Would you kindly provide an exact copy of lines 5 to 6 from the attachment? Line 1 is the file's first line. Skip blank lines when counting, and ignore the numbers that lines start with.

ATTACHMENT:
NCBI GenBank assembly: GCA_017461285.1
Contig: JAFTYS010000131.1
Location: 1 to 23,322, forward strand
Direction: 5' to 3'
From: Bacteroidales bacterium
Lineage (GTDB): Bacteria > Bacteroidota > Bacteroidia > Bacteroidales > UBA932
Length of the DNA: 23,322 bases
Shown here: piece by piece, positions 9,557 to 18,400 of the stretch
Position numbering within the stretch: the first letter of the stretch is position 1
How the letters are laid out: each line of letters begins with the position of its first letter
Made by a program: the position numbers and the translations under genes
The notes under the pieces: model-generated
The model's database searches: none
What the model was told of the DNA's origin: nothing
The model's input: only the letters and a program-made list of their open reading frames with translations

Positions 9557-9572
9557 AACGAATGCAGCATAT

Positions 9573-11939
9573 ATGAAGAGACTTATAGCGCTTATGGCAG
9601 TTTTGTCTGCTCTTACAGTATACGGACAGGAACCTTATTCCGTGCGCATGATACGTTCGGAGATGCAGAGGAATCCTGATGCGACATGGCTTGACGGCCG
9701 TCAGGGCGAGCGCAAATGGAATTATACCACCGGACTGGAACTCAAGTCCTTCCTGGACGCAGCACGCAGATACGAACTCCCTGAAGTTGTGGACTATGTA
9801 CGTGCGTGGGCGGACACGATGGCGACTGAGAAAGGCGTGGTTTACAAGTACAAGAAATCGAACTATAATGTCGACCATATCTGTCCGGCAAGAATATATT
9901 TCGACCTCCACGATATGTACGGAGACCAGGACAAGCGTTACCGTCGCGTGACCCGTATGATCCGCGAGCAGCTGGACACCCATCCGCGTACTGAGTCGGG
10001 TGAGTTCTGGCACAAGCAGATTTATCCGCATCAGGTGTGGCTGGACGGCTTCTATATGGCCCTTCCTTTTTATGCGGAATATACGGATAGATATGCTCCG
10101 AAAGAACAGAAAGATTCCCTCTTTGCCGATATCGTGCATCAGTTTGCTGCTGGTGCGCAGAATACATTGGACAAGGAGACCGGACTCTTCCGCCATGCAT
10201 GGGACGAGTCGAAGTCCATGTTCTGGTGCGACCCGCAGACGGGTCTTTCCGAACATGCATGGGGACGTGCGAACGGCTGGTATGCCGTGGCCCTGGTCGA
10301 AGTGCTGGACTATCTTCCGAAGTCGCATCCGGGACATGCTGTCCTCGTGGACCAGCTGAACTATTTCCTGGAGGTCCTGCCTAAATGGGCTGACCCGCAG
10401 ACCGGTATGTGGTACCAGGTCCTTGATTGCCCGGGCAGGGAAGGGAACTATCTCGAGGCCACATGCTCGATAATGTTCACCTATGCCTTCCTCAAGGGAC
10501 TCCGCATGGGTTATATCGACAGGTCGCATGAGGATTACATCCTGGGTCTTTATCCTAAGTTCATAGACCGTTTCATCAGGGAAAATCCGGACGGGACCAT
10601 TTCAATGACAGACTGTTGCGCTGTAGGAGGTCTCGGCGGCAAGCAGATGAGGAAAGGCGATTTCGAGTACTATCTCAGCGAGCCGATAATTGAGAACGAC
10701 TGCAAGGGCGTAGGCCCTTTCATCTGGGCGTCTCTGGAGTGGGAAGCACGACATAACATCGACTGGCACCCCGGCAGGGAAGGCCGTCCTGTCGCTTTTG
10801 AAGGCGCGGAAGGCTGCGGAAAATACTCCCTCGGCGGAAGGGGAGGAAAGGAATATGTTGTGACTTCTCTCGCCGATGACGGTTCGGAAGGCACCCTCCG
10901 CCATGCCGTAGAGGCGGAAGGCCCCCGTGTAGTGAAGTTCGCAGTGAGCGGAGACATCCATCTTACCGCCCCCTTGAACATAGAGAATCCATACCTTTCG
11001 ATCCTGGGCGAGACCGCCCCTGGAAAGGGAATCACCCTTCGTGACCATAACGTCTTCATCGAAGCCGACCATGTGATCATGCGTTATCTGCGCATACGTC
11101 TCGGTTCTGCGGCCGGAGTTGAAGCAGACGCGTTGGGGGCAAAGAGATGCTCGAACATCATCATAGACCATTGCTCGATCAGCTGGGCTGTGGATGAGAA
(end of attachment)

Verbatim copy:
From: Bacteroidales bacterium
Lineage (GTDB): Bacteria > Bacteroidota > Bacteroidia > Bacteroidales > UBA932